U.S. and China commit to ‘taking enhanced climate actions’ after Kerry’s negotiations in Shanghai

Foreign Affairs

China appeared to accept U.S. climate envoy John Kerry’s proposition that climate change be treated as a standalone issue in relations, nearly three months after dismissing the possibility. But will the words of a new joint statement translate into action?

Illustration by Derek Zheng

Nearly three months into the Biden administration, but days ahead of a U.S.-hosted Leaders Summit on Climate beginning on Earth Day, the U.S. and China are back on the same page on climate policy — on paper, at least.

  • “The United States and China are committed to cooperating with each other and with other countries to tackle the climate crisis, which must be addressed with the seriousness and urgency that it demands,” begins a joint statement released by the two sides’ special envoys, John Kerry and Xiè Zhènhuá 解振华.

The statement goes on to say the two largest emitters of greenhouse gases are committed to “taking enhanced climate actions,” and notes many areas of joint policy interest, including:

  • International investment and finance to support the transition to green energy in developing countries;
  • Reduction of hydrofluorocarbon and methane emissions;
  • New technologies in energy storage and energy efficiency; and
  • Limiting emissions from international civil aviation and maritime activities.

“This is the first time China has joined in saying it’s a crisis,” John Kerry told the Wall Street Journal, also emphasizing China’s agreement to use the word “enhance” to indicate an openness to more aggressive targets than the 2030 peak, 2060 net zero goal that Chinese leader Xí Jìnpíng 习近平 set last year.

The joint statement is significant because for months, Beijing had brushed away Kerry’s suggestion that climate change could be treated as a “standalone issue,” insisting that bilateral relations as a whole needed to improve before talking about cooperation in any specific area.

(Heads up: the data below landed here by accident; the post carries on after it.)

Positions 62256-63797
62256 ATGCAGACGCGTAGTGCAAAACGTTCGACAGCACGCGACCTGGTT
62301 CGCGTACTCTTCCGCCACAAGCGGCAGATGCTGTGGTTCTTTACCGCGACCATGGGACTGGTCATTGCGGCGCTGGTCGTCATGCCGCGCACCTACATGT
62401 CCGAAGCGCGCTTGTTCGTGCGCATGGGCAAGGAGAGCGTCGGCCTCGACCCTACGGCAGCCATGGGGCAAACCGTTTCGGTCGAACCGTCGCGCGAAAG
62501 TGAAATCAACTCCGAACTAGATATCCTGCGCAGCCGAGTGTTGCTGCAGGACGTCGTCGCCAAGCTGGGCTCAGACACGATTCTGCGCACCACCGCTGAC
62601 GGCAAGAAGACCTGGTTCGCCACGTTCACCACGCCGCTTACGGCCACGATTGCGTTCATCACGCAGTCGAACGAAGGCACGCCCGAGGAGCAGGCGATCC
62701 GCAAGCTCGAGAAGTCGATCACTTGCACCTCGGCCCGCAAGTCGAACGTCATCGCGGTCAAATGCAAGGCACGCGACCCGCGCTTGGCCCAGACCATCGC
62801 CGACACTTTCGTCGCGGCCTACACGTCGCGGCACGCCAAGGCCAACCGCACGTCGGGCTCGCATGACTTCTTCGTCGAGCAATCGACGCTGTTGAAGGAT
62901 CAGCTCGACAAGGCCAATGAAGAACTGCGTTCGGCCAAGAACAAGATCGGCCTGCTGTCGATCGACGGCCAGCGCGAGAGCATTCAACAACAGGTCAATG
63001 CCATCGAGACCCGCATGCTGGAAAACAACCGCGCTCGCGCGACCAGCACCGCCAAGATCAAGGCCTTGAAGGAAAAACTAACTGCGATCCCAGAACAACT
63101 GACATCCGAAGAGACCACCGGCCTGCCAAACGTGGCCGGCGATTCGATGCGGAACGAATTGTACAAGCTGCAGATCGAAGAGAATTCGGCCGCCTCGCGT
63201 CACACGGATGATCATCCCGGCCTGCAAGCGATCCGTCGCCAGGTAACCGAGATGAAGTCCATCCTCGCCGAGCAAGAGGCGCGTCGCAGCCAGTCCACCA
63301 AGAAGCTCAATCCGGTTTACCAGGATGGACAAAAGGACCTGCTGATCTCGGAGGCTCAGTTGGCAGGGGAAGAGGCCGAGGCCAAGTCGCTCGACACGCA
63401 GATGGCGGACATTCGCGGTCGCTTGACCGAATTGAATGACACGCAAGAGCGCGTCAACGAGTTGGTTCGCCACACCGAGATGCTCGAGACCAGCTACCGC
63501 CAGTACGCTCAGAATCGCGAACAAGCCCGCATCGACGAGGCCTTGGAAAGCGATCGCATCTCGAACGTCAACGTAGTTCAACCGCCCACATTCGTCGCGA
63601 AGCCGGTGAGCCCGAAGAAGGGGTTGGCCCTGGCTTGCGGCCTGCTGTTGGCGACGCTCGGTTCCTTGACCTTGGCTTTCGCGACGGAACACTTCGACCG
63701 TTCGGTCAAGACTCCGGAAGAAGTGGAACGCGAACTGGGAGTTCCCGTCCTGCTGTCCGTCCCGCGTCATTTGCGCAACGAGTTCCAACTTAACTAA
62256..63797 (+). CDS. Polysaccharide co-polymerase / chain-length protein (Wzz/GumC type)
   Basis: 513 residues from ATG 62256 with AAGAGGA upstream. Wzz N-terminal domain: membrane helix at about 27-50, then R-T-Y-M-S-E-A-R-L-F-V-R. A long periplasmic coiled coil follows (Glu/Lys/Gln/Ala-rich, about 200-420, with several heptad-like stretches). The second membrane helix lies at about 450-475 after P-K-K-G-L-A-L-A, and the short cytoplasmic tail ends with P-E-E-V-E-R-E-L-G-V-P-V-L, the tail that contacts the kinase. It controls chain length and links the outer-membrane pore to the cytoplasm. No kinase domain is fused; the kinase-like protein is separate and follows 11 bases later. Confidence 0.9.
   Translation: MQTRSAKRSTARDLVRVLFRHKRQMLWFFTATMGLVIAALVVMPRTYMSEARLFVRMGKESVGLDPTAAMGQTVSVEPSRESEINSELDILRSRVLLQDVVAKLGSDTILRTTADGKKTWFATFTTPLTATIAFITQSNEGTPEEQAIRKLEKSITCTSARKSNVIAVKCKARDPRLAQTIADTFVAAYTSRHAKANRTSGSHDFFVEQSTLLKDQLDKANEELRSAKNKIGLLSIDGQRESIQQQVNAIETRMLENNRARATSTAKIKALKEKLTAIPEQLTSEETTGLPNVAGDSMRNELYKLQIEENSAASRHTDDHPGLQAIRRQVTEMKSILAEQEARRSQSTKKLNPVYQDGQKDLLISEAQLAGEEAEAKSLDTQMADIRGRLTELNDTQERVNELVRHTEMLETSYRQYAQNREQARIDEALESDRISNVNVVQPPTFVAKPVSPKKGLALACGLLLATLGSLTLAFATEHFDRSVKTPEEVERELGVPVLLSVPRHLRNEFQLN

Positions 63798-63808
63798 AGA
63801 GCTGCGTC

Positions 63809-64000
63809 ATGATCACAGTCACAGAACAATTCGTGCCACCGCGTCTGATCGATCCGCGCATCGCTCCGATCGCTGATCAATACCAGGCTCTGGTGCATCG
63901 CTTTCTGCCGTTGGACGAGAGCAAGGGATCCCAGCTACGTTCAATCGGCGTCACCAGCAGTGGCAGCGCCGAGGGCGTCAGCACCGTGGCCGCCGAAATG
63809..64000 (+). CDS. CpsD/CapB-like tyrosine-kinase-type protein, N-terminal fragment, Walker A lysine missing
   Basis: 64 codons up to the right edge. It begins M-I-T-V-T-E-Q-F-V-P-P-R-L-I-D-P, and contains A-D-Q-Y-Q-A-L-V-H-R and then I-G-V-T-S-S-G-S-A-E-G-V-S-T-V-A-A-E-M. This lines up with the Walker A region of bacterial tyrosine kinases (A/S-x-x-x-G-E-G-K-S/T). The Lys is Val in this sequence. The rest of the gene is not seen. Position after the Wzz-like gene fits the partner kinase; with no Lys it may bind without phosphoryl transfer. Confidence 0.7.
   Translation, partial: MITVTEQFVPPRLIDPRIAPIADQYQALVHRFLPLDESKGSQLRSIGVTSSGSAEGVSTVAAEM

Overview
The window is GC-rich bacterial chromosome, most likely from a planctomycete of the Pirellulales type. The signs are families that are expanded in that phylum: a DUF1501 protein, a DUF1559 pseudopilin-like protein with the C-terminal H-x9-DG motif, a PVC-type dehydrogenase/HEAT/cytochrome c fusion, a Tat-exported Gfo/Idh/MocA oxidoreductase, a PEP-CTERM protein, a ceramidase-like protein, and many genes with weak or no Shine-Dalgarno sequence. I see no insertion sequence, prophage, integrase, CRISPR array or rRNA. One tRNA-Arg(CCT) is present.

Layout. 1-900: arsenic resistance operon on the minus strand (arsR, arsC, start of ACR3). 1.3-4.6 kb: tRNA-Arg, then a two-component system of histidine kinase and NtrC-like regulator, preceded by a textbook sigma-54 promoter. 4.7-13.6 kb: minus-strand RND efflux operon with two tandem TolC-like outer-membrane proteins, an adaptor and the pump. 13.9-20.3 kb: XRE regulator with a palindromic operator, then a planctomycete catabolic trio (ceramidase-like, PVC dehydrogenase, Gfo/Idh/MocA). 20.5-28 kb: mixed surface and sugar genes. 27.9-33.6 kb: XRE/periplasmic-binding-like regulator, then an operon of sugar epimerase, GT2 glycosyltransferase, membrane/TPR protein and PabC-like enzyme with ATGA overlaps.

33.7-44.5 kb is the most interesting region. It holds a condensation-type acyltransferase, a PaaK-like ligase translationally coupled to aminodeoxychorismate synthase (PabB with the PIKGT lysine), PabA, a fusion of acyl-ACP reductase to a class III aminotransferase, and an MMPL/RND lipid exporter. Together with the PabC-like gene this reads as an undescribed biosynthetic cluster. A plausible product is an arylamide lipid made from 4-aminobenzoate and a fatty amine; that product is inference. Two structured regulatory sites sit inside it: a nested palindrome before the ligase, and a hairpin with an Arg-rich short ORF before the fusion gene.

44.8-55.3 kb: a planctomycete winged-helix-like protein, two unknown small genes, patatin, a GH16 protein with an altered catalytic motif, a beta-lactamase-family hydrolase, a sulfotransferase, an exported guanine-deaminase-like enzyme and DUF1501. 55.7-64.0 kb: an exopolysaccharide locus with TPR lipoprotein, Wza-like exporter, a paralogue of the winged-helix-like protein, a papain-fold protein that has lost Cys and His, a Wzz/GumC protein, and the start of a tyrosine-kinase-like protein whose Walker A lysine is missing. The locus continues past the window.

• Even as Kerry was in Shanghai last week, Chinese Vice Foreign Minister Lè Yùchéng 乐玉成 was telling the Associated Press that asking China to do more on climate was “not very realistic.”
  • A day before the climate joint statement was released, President Biden successfully persuaded a hesitant Japanese Prime Minister Yoshihide Suga to make his country’s “most assertive” stance on Taiwan since 1969 — a development that surely unsettled Beijing, but did not scuttle the climate statement.
  • One possibility: Perhaps Beijing just felt the need to stall for a short time, to avoid the perception it was caving to U.S. pressure, if nothing else.
  • That might also help explain why the Chinese Foreign Ministry continues to give coy responses when asked about Xi Jinping’s potential participation in the Leaders Summit on Climate — today, a spokesperson merely offered, “The Chinese side…is positively looking into that.” (The WSJ says that “people familiar with the matter said he would participate.”)

But will the words turn into action?

It’s too soon to tell. Both country leaders are expected to announce updated climate goals this week — Xi Jinping may choose the Bo’ao Forum for Asia, at which he is giving a keynote address tomorrow, to make some pledges, while Biden is “expected to announce a new goal for reducing U.S. emissions” at the end of the Leaders Summit on Climate, the WSJ reports. Additionally, if Xi does end up participating in the summit, the two leaders could make a joint statement.

The exact role of U.S.-China climate cooperation, as opposed to competing to develop new technologies or finding other ways of tackling climate change, is a subject of active debate among analysts.

  • Lauri Myllyvirta, a prominent analyst of China’s climate goals, comments that the idea of “working together on climate” is often ill-defined, and suggests that the best way to get China to quit financing coal or peak emissions sooner is instead through “competing to gain a lead in the key low-carbon technologies.”
  • Alex Wang, an expert in Chinese environmental law, writes in a new paper that “constructive competition” will be the defining feature of U.S.-China climate relations, but adds, “Cooperation or coordination, where possible, can accelerate climate action in both countries, but can also play a role in ensuring that competition remains constructive.”